|Title:||Interfaces of Miombo Woodland Biodiversity and Local Community|
|Other Titles:||Woody Plant Species Use and Conservation Practices at Singida District, Tanzania|
|???metadata.dc.contributor.*???:||Dr. Sileshi Nemomissa|
|Publisher:||Addis Ababa University|
|Abstract:||A total of 117 woody plant species representing 81 genera and 34 families (34.2% and 65,8% shrubs and trees respectively) were collected and identified from the study area while 22 families (70 species) were reported to be highly utilized by the local community. The area was dominated by species of the family Fabaceae (26.5%) followed by Combretaceae and Rutaceae (11% each). Brachystegici speciformis (IVI = 69.85) and Julbernardia globiflora (IVI = 51.2) were found to be the dominant tree species. About 41% stems of woody species were found in the reserved but not in the unreserved land where by 97.74% and 61.7% of this proportion were recorded as stumps in the latter sites. 57.3% of the total woody plant species were highly utilized by the local community. On the other hand, other useful species such as Aerva lanata, Boscia massaiensis, Senna singueana and Lannea schweinfurthii var. stuhilmanii were locally extinct due to over exploitation. TWINSPAN has revealed six plant communities based on relative disturbances at various plots. There was a significant negative correlation between diversity and disturbance (r = -0.456 p= .000) and between richness and disturbance (r = -0.318, p= .001). One Way Analysis of Variance (ANOVA) has exhibited that the six communities were statistically different with regard to their diversity (p = 0.000). Diversity was significantly high in the reserved area (p < 0.0001) but there was no significant difference among sample villages (p= 0.749). Similarly, species richness has displayed a statistically significant difference (p= 0.0001) between the two sites but no difference existed among the villages (p= 0.43). Moreover, Sorensen’s coefficient of similarity has revealed high similarity in species composition (76.5%) between reserved and unreserved land. With regard to structure, density was significantly higher in the reserved land (p = 0.0019). Although both sites have portrayed a reversed J-shape trend student t test has revealed significant differences among small reproductive trees (dbh class 10.1-20cm) (p=0.0186) and among large reproductive trees (dbh class >20cm) (p= 0.0199) but no signinificant differences in the poles (dbh class 4.1-10cm) (p= 0.1147) and seedlings and saplings (dbh class <4cm) (p= 0.5429) between the unreserved and reserved land. Stump density was significantly higher in the unreserved (p= 0.0194) than the reserved land. On the other hand, tree basal area showed normal J-shape trend but has exhibited a significantly high value in the reserved land (p = 0.0095) with statistical differences p = 0.0011, p<0.0001 and p = 0.0279 among poles, small reproductive trees and large reproductive trees respectively. Although the population structure of the study area has revealed normal recruitment potential there was high degree of anthropogenic impacts. The mionibo woodland is currently being used in an unsustainable manner. The direct use categories in the area are medicinal, firewood, charcoal, timber, building and fodder, beehives, food and cultural. Most of these are also used to generate income at household level. However, local communities were found to lack the appropriate knowledge of resource conservation and sustainable uses. Furthermore, the traditional setup of the Sukuma people who are immigrants to the area has posed negative impacts on the status of the woodland owing to increased human and livestock population and land clearance for settlements and fanning. The current study has revealed differences in the harvesting periods of useful woody species. Current conservation strategies and practices have proved inadequate to combat the ongoing rate of destruction in the area. Thus, there is need for deliberate efforts that will ensure sustainable use and conservation of the resource via natural regeneration, enrichment planting and encouraging use of living fences. It is important to explore new approaches that will attract people’s attention and interest on the woodland and to involve majority of the local people in the planning and implementation of conservation strategies. Each actor needs to realize that his/her operations have impacts on sustainable development of the area. There is need to improve animal husbandry practices and auction markets in the area and throughout the country. Moreover, deliberate programs should be established to hasten the place of village boundary demarcation and prepare legalized land use plans based on Participatory Land Use Management (PLUM).|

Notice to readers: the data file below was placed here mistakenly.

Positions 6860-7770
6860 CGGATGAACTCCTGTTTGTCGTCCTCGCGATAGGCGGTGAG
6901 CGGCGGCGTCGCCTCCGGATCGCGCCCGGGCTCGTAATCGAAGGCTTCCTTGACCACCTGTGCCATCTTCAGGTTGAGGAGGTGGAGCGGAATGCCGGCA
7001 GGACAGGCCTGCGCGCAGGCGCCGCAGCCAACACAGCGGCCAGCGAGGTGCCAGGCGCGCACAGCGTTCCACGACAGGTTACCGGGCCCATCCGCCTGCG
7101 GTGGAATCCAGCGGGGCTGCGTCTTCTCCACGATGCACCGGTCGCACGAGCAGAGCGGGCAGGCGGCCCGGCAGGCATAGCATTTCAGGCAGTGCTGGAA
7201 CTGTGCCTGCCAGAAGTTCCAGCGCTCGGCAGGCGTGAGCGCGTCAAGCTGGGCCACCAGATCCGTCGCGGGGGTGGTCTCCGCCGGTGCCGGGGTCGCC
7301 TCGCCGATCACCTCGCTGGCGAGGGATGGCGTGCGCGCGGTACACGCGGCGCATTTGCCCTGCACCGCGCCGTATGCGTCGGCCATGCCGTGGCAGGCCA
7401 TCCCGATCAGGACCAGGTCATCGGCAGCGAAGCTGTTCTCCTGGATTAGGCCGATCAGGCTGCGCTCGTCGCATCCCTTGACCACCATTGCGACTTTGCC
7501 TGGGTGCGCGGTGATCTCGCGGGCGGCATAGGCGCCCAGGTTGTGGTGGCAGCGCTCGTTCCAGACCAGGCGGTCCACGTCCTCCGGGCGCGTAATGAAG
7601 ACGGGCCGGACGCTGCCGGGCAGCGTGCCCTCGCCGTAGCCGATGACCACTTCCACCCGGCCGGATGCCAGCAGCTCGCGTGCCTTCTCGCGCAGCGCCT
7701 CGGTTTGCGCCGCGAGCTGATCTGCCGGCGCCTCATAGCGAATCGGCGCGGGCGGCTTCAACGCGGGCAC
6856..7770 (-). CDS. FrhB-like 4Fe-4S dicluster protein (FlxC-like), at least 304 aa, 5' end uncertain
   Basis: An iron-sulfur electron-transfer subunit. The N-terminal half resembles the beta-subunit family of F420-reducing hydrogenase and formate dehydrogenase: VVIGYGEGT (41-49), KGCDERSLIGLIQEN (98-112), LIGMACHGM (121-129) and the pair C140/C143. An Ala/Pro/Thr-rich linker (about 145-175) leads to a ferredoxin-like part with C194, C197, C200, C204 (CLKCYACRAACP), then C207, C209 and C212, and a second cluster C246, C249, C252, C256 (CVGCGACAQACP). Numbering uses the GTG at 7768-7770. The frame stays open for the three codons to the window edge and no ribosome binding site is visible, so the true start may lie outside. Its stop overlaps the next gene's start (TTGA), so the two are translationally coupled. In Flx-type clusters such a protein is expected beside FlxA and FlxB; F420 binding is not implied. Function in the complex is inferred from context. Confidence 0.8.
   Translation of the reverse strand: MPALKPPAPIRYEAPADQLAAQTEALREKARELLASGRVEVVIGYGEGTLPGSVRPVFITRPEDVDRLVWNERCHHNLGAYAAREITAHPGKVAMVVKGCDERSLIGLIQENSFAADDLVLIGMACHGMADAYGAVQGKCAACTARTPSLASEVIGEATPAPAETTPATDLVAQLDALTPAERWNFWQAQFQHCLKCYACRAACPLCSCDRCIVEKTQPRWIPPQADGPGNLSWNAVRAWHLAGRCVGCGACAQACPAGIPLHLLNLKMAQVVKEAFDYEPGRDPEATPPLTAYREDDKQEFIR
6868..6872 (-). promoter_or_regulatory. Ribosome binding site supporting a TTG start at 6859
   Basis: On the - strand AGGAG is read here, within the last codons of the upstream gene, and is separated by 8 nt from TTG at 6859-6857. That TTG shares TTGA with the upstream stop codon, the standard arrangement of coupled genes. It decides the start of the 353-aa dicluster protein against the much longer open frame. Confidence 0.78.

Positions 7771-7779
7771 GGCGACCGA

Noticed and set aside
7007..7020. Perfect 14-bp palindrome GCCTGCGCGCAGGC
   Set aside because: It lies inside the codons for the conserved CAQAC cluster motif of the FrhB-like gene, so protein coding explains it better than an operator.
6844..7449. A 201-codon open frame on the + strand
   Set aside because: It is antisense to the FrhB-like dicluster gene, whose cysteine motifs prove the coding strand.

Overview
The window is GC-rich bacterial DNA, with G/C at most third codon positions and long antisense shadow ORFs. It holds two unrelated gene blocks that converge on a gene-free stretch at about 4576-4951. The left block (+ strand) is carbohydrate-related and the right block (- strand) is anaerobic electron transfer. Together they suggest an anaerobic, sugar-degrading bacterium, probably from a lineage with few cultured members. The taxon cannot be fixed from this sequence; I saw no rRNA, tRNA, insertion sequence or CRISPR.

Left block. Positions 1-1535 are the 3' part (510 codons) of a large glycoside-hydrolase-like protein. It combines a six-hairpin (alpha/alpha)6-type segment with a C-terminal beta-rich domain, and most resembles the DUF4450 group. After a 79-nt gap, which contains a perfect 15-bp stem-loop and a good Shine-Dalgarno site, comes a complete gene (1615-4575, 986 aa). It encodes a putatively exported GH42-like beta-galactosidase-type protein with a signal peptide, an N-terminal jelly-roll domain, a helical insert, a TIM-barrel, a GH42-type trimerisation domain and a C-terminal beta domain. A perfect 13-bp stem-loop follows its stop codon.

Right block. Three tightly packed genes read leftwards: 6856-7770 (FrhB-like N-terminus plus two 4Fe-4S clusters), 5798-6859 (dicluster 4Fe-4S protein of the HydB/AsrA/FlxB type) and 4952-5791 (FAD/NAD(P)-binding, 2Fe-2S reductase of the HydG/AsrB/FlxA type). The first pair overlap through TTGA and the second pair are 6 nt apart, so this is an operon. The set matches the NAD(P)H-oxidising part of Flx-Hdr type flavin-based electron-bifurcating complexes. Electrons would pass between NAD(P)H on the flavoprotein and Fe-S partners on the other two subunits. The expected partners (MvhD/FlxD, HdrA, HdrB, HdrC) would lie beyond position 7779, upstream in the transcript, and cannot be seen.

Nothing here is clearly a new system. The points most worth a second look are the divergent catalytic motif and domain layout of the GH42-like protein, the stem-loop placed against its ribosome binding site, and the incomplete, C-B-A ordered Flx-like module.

|Description:||A Thesis Submitted to the School of Graduate Studies of Addis Ababa University in the Partial Fulfillment for the Requirements for the Degree of Master of Science in Dry land Biodiversity|
|Appears in Collections:||Thesis-Plant Biology and Biodiversity Management|
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